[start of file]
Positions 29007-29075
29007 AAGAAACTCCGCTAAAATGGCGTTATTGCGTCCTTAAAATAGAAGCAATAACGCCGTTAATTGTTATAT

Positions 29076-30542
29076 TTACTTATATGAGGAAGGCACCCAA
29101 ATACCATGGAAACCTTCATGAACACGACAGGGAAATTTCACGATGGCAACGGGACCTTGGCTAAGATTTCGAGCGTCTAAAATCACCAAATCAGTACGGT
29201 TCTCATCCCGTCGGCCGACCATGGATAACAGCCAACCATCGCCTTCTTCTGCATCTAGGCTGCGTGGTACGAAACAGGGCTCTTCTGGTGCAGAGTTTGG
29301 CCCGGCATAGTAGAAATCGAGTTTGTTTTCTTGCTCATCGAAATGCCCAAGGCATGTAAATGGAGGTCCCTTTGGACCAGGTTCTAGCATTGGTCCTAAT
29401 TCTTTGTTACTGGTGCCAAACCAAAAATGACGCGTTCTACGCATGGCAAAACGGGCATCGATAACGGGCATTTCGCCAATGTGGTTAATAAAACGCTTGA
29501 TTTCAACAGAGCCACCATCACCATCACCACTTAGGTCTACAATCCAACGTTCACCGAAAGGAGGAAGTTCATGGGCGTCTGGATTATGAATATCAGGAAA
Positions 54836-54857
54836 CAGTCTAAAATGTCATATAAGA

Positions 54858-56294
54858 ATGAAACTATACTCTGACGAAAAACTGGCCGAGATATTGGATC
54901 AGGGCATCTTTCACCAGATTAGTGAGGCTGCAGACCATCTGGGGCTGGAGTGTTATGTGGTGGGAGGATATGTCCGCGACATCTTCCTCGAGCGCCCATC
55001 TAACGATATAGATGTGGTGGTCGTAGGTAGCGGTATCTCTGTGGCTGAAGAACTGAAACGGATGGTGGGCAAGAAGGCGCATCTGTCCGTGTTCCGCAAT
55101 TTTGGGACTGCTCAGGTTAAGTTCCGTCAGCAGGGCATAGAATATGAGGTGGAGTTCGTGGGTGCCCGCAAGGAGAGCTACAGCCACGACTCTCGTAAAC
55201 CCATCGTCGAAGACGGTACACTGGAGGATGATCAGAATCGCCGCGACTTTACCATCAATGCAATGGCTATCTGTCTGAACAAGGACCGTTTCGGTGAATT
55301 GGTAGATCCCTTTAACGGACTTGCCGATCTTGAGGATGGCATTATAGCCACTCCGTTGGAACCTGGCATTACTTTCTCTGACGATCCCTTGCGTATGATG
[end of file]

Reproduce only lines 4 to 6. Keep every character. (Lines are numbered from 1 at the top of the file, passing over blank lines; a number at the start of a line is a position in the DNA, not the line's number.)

29076 TTACTTATATGAGGAAGGCACCCAA
29101 ATACCATGGAAACCTTCATGAACACGACAGGGAAATTTCACGATGGCAACGGGACCTTGGCTAAGATTTCGAGCGTCTAAAATCACCAAATCAGTACGGT
29201 TCTCATCCCGTCGGCCGACCATGGATAACAGCCAACCATCGCCTTCTTCTGCATCTAGGCTGCGTGGTACGAAACAGGGCTCTTCTGGTGCAGAGTTTGG